The World Economic Forum (WEF) was founded in 1971 by Klaus Martin Schwab at the University of Geneva in Switzerland.  It is a non-profit foundation best known for its annual meeting in Davos, Switzerland, which brings together top business leaders, international political leaders, selected intellectuals and journalists to discuss both economic and social issues facing the world.  The WEF also serves as a think tank, and publishes a wide range of reports focusing on issues of concern and importance to Forum communities. In particular, Strategic Insight Teams focus on producing reports of relevance in the fields of competitiveness, global risks and scenario thinking.  The Global Competitiveness Report measures competitiveness of countries and economic competitiveness among a wide range of factors such as corruption, tax rates, work ethic, and many others.


Indonesia Economic Freedom

The annual survey Economic Freedom of the World is an indicator produced by the Fraser Institute, a libertarian think tank which attempts to measure the degree of economic freedom in the world's nations. Economic Freedom of the World index has been more widely used than any other measure of economic freedom, because of its coverage of a longer time period

Their measure of economic freedom is based on that the following standards:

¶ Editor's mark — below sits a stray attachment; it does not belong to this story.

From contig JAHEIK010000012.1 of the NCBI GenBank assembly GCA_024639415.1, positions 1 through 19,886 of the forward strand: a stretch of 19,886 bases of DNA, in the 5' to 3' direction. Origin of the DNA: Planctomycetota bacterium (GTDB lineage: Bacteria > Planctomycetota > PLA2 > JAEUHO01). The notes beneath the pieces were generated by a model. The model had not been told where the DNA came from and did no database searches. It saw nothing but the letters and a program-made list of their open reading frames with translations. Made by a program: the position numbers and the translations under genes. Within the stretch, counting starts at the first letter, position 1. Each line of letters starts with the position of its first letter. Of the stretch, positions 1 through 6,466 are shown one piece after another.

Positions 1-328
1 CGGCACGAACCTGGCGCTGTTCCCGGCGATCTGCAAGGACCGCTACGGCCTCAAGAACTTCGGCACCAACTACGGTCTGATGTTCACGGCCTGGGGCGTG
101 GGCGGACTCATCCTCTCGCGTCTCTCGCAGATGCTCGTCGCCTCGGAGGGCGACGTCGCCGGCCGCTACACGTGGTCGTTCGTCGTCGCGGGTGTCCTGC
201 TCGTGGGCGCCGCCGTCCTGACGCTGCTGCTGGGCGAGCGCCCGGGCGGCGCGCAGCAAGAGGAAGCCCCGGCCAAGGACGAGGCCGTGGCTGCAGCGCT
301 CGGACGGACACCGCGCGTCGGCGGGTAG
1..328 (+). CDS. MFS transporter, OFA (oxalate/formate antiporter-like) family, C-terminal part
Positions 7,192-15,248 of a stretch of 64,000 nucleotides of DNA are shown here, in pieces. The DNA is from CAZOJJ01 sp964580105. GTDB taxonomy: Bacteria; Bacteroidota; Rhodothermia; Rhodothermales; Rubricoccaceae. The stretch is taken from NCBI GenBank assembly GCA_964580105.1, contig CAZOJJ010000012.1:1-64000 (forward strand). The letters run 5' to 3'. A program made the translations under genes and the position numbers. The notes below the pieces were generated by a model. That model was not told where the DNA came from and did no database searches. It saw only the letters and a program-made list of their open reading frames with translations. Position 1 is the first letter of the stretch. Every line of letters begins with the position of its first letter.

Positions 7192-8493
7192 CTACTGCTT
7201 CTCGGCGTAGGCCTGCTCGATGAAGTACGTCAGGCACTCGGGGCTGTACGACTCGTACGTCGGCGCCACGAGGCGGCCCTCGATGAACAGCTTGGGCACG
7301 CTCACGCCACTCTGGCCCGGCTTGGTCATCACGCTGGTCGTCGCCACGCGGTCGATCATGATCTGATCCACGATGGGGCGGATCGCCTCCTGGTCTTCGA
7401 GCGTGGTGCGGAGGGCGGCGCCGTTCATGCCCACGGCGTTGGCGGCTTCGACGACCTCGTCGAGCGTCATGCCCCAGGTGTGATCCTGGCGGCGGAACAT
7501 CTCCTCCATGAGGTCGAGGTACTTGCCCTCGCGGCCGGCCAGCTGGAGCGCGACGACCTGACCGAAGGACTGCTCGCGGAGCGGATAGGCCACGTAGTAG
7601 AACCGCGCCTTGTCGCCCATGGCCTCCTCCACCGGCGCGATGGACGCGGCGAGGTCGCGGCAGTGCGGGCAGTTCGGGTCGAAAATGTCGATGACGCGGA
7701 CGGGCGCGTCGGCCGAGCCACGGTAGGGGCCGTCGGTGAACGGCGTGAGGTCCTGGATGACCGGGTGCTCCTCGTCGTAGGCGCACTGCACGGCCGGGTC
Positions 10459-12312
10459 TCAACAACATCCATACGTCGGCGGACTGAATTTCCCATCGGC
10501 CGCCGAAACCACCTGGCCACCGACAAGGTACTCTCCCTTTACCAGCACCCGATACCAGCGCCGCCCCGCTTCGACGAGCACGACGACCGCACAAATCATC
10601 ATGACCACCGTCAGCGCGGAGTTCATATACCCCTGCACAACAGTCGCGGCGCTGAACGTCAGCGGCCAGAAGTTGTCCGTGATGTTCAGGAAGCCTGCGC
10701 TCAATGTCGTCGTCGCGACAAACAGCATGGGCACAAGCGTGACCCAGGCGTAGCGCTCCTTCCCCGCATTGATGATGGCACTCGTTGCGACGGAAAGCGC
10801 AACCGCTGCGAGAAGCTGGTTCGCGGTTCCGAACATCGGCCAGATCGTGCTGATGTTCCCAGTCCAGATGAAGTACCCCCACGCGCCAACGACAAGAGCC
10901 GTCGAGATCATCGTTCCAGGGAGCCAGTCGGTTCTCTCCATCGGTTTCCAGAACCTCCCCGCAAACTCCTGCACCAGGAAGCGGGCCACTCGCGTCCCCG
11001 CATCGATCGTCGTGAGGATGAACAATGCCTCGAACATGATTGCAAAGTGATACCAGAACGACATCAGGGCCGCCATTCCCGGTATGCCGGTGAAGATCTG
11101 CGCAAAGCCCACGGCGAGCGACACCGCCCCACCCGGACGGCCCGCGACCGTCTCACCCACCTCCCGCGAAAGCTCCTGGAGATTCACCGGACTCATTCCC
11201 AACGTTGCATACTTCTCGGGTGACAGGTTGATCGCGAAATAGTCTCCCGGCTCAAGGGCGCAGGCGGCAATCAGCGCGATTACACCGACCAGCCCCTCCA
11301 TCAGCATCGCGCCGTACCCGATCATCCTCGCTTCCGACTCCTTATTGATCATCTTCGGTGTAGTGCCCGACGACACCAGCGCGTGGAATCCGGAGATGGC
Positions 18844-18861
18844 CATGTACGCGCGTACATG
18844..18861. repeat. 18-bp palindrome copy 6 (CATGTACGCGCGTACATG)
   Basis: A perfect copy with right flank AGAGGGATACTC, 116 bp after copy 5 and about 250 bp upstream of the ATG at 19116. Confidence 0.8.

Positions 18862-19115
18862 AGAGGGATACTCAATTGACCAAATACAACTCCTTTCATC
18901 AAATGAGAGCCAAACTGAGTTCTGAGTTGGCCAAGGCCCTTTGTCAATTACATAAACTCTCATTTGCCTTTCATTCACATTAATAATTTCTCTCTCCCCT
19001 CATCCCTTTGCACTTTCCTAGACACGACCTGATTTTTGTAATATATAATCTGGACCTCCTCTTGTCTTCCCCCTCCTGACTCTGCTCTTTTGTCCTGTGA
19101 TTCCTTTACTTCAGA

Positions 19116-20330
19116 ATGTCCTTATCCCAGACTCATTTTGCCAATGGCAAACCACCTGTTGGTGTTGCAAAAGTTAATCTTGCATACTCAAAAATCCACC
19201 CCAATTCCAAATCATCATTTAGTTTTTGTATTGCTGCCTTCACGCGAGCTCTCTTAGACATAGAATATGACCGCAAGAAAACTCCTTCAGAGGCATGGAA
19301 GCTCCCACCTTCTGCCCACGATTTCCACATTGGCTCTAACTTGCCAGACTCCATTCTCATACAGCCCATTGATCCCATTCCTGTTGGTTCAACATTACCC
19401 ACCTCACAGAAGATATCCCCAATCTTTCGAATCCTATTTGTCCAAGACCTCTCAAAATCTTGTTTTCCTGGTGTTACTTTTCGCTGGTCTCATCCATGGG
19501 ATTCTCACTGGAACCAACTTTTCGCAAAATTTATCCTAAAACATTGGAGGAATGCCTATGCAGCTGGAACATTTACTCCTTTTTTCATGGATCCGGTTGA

• Personal choice rather than collective choice,
  • Voluntary exchange coordinated by markets rather than allocation via the political process,
  • Freedom to enter and compete in markets, and
  • Protection of persons and their property from aggression by others.

A state will rate high when it focuses on protection of people and their property from the actions of aggressors, enforcement of contracts, and provision of the limited set of public goods like roads, flood control projects, and money of stable value and little else, but a country’s rating on the EFW summary index will fall as government expenditures increase and regulations expand.   

1A General government consumption spending as a percentage of total consumption 8.4
Area 1-A Data 11.6
1B Transfers and subsidies as a percentage of GDP 7.2
Area 1-B Data 10.7
1C Government enterprises and investment 7
Area 1-C Data 0
1Di Top marginal income tax rate 7
Area 1-Di Data 35
1Dii Top marginal income and payroll tax rates 5
Area 1-Dii Data 40
1D Top marginal tax rate 6